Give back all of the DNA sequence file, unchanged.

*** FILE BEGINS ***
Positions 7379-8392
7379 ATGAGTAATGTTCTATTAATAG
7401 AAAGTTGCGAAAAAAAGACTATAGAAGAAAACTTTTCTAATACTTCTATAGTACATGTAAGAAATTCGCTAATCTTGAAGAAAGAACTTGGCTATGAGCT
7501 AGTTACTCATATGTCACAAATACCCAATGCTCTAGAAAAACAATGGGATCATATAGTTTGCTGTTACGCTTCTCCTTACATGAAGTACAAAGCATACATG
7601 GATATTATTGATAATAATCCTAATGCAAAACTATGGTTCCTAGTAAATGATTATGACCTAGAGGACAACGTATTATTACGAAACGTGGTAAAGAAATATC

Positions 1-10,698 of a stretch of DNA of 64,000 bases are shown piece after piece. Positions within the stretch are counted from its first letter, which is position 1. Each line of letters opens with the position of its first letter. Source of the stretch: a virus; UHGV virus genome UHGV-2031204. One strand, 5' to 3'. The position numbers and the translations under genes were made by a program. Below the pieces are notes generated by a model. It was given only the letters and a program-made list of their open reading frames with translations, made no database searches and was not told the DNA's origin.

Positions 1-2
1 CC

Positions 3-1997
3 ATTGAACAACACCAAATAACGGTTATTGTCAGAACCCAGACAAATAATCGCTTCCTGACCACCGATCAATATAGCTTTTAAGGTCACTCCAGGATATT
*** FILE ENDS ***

Positions 7379-8392
7379 ATGAGTAATGTTCTATTAATAG
7401 AAAGTTGCGAAAAAAAGACTATAGAAGAAAACTTTTCTAATACTTCTATAGTACATGTAAGAAATTCGCTAATCTTGAAGAAAGAACTTGGCTATGAGCT
7501 AGTTACTCATATGTCACAAATACCCAATGCTCTAGAAAAACAATGGGATCATATAGTTTGCTGTTACGCTTCTCCTTACATGAAGTACAAAGCATACATG
7601 GATATTATTGATAATAATCCTAATGCAAAACTATGGTTCCTAGTAAATGATTATGACCTAGAGGACAACGTATTATTACGAAACGTGGTAAAGAAATATC

Positions 1-10,698 of a stretch of DNA of 64,000 bases are shown piece after piece. Positions within the stretch are counted from its first letter, which is position 1. Each line of letters opens with the position of its first letter. Source of the stretch: a virus; UHGV virus genome UHGV-2031204. One strand, 5' to 3'. The position numbers and the translations under genes were made by a program. Below the pieces are notes generated by a model. It was given only the letters and a program-made list of their open reading frames with translations, made no database searches and was not told the DNA's origin.

Positions 1-2
1 CC

Positions 3-1997
3 ATTGAACAACACCAAATAACGGTTATTGTCAGAACCCAGACAAATAATCGCTTCCTGACCACCGATCAATATAGCTTTTAAGGTCACTCCAGGATATT